C. S. Lewis suggested that when we are born we only love ourselves. We want food, we want sleep, and we want someone to change our diapers. As we grow up a bit, our love grows up with us, so that we are able to love others who are like us. This is the stage in life when you might have one best friend who shares all your interests and sometimes swaps baseball cards with you. As we grow up a little more, we find ourselves able to love others who are not just like us. When love is fully grown, Lewis suggests, we find ourselves capable of loving one who is radically different than we are. And this is the problem: we have been too often content to pursue what is good and not what is best.

"Love God," Jesus says, "with all your heart, and with all your soul, and with all your mind," and of course he is not talking about love as a feeling. Feelings cannot be commanded. "Grow up," Jesus might as well say, "into the kind of people whose actions will demonstrate their wholehearted love for God, whose commitments will reflect the full attention of soul and mind. Leap high toward the love of God, reach wide toward the love of others. Exercise the limbs of love until at last we may be holy as God is holy, because we have loved like God loves.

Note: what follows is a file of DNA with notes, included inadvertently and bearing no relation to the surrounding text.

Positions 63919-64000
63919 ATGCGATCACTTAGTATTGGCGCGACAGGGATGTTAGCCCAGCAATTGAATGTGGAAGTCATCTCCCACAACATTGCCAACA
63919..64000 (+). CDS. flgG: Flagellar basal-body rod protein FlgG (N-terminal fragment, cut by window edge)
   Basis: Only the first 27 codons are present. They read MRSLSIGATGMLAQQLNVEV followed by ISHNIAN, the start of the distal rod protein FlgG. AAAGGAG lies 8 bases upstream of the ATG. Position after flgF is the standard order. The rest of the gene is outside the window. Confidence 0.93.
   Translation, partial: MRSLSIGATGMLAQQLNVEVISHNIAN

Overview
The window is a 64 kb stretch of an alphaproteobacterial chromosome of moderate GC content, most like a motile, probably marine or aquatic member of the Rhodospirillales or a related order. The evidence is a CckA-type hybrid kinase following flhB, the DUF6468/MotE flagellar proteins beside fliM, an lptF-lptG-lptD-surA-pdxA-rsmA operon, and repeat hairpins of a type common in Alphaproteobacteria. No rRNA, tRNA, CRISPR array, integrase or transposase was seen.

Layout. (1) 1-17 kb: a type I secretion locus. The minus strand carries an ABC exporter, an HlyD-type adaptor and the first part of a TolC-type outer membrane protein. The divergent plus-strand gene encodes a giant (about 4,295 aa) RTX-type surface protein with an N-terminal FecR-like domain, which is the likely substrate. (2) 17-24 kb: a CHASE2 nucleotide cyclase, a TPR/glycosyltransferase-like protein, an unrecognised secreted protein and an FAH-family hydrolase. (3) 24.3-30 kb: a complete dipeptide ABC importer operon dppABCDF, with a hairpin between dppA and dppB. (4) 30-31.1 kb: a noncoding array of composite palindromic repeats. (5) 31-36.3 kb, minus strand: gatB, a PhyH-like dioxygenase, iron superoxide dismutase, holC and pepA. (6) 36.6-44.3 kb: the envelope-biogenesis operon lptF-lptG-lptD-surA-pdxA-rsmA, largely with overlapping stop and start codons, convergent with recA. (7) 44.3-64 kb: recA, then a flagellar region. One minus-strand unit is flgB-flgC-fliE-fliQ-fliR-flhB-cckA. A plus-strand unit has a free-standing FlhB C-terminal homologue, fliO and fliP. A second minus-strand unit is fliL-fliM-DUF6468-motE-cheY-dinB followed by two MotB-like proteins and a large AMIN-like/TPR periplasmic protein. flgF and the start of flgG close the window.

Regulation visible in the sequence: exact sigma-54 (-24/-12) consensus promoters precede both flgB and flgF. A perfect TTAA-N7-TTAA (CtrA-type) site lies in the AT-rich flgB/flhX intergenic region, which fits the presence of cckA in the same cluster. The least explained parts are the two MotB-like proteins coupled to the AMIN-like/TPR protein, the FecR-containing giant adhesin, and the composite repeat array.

The holiness of God, as it emerges from our readings today, is a robust, self-assured, no-chip-on-the-shoulder sort of holiness. It is revealed in an attitude of inclusion which doesn’t see others primarily as a threat. In other words, holiness means living with nothing to protect.

Our God is holy because our God is generous, life-giving, secure in Godself—‘I am who I am’ is the confident identity this God gives to Moses. Ours is not some nervy, puny tribal god whose chief characteristic is his opposition to somebody else’s tribal god. Our God is the real, universal God, and sure enough of Godself not to be as insecure as many of God’s followers turn out to be. Our God is holy, not because our God is turned away from us in self-preserving withdrawal. Rather, our God is holy because our God is turned towards us, loving and accepting us, not afraid of us and our world and our complicated lives, but open to us, loving us - and that is who God is calling us to be as well. That is what it means to be holy as God is holy.